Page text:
In our text today, we have lepers who receive a gift. All ten suffered from leprosy. Their condition relegated them to the outskirts of their communities. They lost all social engagement, privilege, and status. As Jesus was slowly making His way to Jerusalem, he was walking the border between Galilee and Samaria, two areas that didn’t get along very well. The band of ten were caught between two societies that didn’t accept each other very well and wouldn’t accept the ten who, by custom, were to remain at a distance because of their condition.

They cry out to Jesus for a compassionate work, a work of mercy, and He tells them to go show themselves to the priest. Only a priest could examine them and deem them safe and ready to re-enter society. This would be restoration of their place and role in the community. They did as Jesus asked, without hesitation, and they were healed. Their disease was gone.

This is where the story gets interesting. Nine of the ten walked on to the priest to have their role in society restored. But one turned back, and it says that he saw that he was healed. The one recognized that he had been made well. Rather than going straight to the priest to have his healing made official, he turns back and runs to Jesus. The text says he praises God, falls on his face before Jesus, and gives Him thanks.

The one came back to squeeze His neck. What separated the one from the nine was the gratitude toward the giver. And the other nine are not off the hook. The implication of the one being identified as a Samaritan means that the other nine were most likely Jews, and they should have known better.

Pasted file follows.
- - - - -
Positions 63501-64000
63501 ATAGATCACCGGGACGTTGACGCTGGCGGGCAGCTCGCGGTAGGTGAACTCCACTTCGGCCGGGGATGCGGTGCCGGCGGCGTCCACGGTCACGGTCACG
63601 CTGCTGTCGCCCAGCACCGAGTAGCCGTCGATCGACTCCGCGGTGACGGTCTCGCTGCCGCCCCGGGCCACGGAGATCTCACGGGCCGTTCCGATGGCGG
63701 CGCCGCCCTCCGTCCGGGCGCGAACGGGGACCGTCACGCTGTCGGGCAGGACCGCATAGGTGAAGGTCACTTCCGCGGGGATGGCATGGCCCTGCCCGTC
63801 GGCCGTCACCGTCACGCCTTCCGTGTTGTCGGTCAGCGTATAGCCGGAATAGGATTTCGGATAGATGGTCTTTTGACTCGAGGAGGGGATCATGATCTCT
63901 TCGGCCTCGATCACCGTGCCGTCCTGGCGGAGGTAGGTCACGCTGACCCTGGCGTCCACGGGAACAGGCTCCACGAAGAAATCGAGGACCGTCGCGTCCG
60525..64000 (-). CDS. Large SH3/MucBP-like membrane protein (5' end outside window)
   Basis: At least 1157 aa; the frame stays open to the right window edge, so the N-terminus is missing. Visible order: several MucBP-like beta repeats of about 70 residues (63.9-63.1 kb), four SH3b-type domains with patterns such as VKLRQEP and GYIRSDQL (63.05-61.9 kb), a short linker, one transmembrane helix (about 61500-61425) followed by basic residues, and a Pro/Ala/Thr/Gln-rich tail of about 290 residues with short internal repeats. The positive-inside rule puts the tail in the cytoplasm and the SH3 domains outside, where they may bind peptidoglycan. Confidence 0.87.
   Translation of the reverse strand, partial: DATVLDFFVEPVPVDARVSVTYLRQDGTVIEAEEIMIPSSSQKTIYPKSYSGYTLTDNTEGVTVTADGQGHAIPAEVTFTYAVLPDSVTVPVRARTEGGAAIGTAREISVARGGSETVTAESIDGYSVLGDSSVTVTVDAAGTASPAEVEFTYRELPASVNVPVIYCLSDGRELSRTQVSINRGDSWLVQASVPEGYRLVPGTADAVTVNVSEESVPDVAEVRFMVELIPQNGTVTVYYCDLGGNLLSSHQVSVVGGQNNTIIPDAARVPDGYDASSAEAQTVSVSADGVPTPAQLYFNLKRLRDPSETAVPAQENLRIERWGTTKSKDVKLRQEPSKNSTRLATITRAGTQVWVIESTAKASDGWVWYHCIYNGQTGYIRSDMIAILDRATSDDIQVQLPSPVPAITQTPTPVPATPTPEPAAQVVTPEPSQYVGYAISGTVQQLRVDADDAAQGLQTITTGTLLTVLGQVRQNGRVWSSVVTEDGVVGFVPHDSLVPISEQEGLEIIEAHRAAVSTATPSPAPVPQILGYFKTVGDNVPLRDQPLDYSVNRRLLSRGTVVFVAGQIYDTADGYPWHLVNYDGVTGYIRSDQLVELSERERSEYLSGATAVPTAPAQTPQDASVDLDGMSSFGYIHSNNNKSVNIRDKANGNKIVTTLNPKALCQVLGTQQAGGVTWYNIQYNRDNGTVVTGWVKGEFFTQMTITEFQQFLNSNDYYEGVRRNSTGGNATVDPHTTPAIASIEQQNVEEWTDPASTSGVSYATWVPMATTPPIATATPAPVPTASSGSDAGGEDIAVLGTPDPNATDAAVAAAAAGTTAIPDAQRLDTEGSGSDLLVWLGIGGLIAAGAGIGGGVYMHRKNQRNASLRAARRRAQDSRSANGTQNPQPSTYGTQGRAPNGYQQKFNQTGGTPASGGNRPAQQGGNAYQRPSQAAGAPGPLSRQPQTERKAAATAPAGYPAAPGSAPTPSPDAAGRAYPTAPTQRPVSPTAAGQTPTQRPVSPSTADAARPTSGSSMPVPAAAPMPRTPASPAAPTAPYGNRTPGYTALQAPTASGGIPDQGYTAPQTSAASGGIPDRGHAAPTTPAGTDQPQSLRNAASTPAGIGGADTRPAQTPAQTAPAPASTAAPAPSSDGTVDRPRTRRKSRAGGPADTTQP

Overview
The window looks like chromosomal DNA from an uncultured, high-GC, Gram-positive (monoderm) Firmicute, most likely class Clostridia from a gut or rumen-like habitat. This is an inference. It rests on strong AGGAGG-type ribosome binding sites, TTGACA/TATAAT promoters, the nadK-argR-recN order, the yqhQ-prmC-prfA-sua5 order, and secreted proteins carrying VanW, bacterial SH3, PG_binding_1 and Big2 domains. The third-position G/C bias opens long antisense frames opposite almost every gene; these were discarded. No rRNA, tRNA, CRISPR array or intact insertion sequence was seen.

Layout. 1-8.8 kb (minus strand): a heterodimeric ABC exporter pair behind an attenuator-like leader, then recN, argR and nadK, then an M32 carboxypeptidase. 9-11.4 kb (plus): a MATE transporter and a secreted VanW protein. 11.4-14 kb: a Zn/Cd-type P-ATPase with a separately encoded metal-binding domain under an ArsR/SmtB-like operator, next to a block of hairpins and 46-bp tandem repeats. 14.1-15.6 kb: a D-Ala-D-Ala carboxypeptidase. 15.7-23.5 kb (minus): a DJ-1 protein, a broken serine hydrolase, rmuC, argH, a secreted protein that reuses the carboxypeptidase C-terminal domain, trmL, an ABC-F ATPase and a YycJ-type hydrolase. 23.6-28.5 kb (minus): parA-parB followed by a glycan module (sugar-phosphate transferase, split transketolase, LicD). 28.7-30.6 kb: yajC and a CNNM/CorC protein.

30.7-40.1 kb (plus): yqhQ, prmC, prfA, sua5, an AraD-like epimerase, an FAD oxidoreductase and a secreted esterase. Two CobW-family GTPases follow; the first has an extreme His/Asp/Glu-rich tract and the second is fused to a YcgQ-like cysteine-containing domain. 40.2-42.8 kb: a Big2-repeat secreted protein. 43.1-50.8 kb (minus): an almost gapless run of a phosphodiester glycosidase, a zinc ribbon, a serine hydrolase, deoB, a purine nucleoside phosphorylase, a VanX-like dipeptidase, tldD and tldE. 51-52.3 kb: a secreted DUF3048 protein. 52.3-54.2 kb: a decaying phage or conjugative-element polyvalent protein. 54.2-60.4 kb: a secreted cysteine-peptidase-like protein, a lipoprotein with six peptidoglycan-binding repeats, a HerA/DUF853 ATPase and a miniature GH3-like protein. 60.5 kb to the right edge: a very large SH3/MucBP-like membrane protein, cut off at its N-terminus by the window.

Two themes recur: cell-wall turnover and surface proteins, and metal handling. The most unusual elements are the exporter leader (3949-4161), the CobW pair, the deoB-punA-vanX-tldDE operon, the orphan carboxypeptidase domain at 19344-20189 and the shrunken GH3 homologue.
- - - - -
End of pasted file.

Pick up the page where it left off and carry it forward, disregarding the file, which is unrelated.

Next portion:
The nine would go and have their healing certified. Ultimately, they were choosing to return to their former way of living. But the one would turn to a new way of life, a life changed by Jesus, a life centered on Jesus.

The expectation of Jesus is that we would be a people who give thanks to Him. For it is in giving thanks to God that we know we are right with God. Jesus says to the one, “Your faith has made you well.” The original meaning of the word ‘well’ is ‘saved’. It was more than just his leprosy that was healed. It was more than just his place in society that was restored. The one was saved; he was made right with God. He did not put his stock in the gift but in the giver. The one now had a source of praise, of living, of genuine purpose. His life was changed beyond not being sick anymore. This was eternity at work in the temporal. This was the kingdom of God breaking into the kingdom of this world.

Every day, we are faced with the choice of either enjoying our lives or enjoying the One who gives us life. The blessings that we have come from God, and when we find our source of life in Jesus we receive something so much more than just a blessing. We receive salvation. There is a wholeness in salvation that surpasses what the world can offer. The wholeness, the wellness that God brings is having the kingdom of God at work in your life. You’re experiencing heavenly life in the midst of your earthly one.

When was the last time you squeezed the neck of God? Can you hear the Holy Spirit prompting you to run and thank Him in such a way? When was the last time you truly praised God’s name, maybe even with a loud voice like the Samaritan leper? The tense question is, how often do you run to God and throw your arms around his neck to say “thanks?”

The challenge for us today, is to walk away from here knowing that we belong at Jesus’ feet, giving Him thanks. Look for the many, many different ways you can return to Him and be thankful. And like the relationship that grows with those old givers in your life, may you find joy and peace and wholeness in the love of God through Jesus Christ. You are the one he has saved, so let us return and give thanks. Amen.